Vonda starts singing "Killing Me Softly," and Ally stomps away from the courthouse. She stomps along until she sees JBJ posing...I mean, "looking at blueprints." All the other construction workers are assembled nearby, also not working. JBJ looks put-out and embarrassed. Ally stammers, and apologizes for "this morning." JBJ does a hair sweep, and squints. Ally stammers her way through her butt-sniffing explanation. JBJ says that construction workers are not sex objects put on street corners for corporate women's amusement. Oh, boy. Since when do men object to being objectified? What a load. That would be like a rock star saying groupies are an unpleasant part of the territory. JBJ is lucky he's pretty. He introduces his crew, to humanize them to the crude Ally. She apologizes, says it was nice to see him, and carefully steps away. Christ.
Aerial shot of a Boston sunset, drink. Frank's sister is in Ally's office, saying Frank's crazy, is obsessed with flying, and breaks into their old house "incessantly." He could go to jail for a long time, and pleading crazy is "his only chance," says Ally. And we should care why? Oh yes, because we dream of flying and shit. Yeah.
Ally stomps her way along the "Boston" "streets." Vonda sings. Ally arrives at Frank's apartment, which is loaded with wings of different, homemade varieties. He excitedly shows her blueprints of his wing things. He says some feathers are "fabulous." And that he's "been working out." Ally says he needs to let her "argue diminished capacity," and why is he trying to fly? He "just has to." He needs a quest, like Don Quixote. Who was crazy, Ally points out. Franks says she reminds him of Dulcinea. Ally freaks. Her father used to sing "Dulcinea" to her as a kid. Frank asks her to tell him about when she would fly. The screen fades to black. Oh, it's just a commercial. I should drink more.
Aerial shot of Boston, woo! Elaine dances into the Uni, happy she has a match at last. Corretta is happy; John, not so much. Nell Carter dances into the Uni and tells John he doesn't have to go through life unloved, and did he really wear a bodysuit to attract women? John says he doesn't want "to engage the services" of Nell Carter. She says she will "drop him like a stone," and that his co-workers feel he's "so lovesick he's starting to curdle." Elaine says, "It's true. You used to be taller." Hee. Nell says, "Either he needs to go to love, or love needs to go to him."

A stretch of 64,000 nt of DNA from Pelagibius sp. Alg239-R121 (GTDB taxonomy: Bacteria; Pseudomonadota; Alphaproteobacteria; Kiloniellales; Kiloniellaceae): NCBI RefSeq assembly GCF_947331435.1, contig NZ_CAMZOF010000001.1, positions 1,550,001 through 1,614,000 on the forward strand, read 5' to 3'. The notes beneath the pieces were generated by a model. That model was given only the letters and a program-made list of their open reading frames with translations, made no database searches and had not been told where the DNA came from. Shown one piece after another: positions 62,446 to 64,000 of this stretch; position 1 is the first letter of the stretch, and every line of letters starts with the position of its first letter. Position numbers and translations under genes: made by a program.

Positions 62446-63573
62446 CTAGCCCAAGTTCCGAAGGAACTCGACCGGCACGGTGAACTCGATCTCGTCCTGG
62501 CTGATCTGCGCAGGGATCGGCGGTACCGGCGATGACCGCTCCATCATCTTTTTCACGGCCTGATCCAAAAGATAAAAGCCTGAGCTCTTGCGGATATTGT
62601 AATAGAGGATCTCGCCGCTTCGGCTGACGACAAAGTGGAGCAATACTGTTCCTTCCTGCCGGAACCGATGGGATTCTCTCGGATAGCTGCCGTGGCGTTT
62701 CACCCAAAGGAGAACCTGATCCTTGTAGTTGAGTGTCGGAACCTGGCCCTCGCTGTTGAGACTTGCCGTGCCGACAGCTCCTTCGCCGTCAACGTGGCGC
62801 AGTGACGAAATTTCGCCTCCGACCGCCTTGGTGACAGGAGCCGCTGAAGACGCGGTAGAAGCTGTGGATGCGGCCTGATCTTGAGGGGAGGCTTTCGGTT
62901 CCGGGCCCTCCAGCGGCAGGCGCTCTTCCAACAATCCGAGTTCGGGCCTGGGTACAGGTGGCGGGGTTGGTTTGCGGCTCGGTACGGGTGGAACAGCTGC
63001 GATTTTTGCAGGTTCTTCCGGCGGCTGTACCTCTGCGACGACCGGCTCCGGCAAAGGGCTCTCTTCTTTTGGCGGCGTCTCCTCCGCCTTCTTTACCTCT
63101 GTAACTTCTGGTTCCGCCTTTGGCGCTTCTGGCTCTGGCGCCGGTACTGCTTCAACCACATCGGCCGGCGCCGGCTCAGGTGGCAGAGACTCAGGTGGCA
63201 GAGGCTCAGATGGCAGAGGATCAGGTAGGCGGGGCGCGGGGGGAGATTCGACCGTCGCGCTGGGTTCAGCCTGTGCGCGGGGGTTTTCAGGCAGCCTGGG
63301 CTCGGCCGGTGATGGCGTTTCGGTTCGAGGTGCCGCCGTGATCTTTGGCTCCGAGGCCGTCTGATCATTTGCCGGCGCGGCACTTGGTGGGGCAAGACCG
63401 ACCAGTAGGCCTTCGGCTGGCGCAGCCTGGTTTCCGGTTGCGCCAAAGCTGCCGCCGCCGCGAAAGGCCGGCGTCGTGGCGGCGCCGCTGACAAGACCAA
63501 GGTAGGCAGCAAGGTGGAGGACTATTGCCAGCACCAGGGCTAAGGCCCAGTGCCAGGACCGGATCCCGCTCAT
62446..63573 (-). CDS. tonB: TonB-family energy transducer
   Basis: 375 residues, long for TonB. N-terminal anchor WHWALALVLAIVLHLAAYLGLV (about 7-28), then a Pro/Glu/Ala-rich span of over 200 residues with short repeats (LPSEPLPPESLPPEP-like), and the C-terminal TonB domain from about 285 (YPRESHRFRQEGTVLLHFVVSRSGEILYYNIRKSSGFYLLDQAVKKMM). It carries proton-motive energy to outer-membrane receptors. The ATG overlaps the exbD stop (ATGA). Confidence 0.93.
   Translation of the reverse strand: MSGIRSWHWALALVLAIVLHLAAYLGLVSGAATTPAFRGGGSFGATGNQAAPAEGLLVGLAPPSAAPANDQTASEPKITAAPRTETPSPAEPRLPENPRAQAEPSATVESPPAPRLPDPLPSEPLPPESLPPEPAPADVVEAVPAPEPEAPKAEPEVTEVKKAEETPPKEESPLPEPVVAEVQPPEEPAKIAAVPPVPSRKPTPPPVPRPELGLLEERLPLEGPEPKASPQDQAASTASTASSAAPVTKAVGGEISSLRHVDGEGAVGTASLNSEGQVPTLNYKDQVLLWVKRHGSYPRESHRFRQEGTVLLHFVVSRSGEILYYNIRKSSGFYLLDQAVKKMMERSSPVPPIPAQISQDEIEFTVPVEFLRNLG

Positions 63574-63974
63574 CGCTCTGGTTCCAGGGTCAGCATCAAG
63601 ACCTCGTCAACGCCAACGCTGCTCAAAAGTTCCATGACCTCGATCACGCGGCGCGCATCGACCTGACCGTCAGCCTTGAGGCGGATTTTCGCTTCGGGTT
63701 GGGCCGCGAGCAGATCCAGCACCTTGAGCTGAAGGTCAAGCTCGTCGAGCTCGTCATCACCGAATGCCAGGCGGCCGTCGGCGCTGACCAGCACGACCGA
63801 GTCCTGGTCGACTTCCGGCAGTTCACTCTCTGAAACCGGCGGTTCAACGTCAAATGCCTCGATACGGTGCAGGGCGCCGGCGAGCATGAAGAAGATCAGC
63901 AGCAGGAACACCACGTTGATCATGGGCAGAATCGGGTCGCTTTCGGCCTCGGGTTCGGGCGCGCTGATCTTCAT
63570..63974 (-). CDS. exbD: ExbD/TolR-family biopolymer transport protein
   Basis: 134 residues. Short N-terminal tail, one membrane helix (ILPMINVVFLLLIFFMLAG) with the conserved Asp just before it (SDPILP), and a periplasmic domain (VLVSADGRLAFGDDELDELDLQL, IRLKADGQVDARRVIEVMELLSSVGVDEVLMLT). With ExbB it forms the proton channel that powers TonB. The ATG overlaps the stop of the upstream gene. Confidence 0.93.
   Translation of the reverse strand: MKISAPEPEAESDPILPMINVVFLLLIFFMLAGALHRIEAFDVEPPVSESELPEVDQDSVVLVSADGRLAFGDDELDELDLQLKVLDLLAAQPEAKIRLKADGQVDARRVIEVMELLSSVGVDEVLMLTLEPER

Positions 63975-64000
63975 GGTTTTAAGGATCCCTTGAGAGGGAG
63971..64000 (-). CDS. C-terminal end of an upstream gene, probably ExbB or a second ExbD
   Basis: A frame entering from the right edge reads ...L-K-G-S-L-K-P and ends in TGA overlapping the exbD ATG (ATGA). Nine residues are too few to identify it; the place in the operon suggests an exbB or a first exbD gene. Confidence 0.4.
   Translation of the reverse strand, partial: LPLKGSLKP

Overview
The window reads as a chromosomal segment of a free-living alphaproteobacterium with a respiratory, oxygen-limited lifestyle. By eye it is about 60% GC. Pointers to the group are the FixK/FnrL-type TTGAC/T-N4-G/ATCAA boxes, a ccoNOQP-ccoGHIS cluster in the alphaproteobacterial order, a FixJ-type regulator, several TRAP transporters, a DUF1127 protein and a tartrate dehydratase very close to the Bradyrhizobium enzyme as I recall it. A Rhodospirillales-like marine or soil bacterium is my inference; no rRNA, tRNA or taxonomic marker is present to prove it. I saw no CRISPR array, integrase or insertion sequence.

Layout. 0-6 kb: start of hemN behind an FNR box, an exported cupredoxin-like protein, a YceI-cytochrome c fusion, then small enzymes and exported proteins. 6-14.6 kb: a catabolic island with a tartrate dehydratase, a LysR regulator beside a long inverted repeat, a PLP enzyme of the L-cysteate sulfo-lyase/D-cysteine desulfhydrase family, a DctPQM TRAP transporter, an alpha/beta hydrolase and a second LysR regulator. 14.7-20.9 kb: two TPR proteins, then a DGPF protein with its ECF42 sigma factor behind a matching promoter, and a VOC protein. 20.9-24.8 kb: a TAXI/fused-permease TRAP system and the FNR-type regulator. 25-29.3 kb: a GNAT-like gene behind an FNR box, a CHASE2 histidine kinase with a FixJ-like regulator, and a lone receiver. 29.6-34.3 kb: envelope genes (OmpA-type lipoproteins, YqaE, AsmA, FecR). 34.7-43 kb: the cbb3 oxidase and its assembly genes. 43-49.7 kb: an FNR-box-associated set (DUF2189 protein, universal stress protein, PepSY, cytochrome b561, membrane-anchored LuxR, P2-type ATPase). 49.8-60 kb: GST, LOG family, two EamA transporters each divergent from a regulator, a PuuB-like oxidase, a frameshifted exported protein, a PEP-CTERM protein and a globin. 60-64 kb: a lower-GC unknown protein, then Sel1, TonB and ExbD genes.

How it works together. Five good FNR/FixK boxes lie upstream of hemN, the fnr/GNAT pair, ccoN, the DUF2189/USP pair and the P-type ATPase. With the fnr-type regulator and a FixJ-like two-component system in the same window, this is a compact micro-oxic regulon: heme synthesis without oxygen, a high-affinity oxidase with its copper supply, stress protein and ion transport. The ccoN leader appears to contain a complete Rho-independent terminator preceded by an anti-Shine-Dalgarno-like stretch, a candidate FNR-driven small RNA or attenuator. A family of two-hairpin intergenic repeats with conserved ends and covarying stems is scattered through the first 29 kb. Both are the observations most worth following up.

Frank is on the stand. He says he was "sent to [his] room" a lot as a kid. So he got the idea to jump, or "fly." He dreamed "of just flying away" from the sound of his parents fighting, "when music couldn't drown it out." As he talks on the stand, Ally flashes back to when she was a little girl and her parents fought, and she would fly out her window and all around the city, at night. Thank god I can drink for this, since it's a lot of aerial shots of a little girl on a blue screen with a night sky behind her. Oh man, ever see the movie Half Baked? There are some great flying sequences in there. A rottweiler even flies. It's pretty genius. This, however, not so much. Frank testifies on the stand about flying, thus escaping the sound of his domestic troubles, and we get a kid Ally, on the "adorable" level of a Welch's grape juice pitch-kid, "zooming" around a night sky, giggling like Lois Lane. Like, what the fuck ever. Albert Hall, the judge, is all, hello? The trial? Ally is in a reverie. Anyway, Frank feels compelled to return to his childhood home to jump from the window and fly across a nearby river, to break a cycle of failure, or something like that. Because he has to prove to himself that he can fly. His parents used to say he was "off," but if he can accomplish clearing the river, he'll not be off, or something like that.